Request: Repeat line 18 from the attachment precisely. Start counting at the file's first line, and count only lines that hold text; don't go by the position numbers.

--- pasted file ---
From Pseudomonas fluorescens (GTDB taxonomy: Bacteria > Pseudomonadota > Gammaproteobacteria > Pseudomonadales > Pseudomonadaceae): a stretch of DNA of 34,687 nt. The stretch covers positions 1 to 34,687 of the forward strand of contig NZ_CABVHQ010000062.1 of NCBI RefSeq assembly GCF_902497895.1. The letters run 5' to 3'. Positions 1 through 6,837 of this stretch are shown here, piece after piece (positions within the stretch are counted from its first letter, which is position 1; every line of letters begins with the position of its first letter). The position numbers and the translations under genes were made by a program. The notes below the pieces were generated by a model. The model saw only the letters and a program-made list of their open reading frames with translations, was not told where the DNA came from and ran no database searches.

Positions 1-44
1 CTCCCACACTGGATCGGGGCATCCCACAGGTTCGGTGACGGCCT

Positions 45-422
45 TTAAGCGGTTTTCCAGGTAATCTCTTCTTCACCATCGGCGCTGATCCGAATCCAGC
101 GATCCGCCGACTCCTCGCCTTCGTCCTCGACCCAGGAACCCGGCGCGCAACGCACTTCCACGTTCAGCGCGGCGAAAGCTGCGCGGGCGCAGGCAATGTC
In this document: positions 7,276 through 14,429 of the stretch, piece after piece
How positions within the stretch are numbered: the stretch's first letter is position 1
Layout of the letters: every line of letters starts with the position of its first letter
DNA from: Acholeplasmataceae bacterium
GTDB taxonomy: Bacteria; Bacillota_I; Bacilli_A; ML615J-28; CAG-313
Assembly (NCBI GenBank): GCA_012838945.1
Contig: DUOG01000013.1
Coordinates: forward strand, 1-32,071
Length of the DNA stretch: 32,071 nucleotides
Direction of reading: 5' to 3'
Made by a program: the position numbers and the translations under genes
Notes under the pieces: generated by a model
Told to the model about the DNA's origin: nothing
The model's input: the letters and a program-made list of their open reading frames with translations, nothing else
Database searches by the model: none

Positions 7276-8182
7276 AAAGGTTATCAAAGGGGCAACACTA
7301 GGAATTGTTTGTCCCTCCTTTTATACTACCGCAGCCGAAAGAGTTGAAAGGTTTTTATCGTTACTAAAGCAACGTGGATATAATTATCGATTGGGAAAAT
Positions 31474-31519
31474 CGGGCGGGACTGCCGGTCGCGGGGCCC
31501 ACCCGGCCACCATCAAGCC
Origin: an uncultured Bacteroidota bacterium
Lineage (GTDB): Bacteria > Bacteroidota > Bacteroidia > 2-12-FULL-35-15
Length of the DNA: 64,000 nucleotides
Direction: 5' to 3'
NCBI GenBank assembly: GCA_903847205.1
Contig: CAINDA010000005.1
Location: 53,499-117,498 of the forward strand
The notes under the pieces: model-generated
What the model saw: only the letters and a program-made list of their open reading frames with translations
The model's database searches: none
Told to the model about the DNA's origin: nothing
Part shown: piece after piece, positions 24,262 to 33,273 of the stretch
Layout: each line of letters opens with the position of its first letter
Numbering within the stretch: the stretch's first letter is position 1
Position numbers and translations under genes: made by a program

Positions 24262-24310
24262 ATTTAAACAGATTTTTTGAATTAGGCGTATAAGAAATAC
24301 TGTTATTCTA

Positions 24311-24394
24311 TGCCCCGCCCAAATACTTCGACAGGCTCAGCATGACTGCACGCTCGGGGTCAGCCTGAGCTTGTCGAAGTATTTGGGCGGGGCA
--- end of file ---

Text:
Notes under the pieces: generated by a model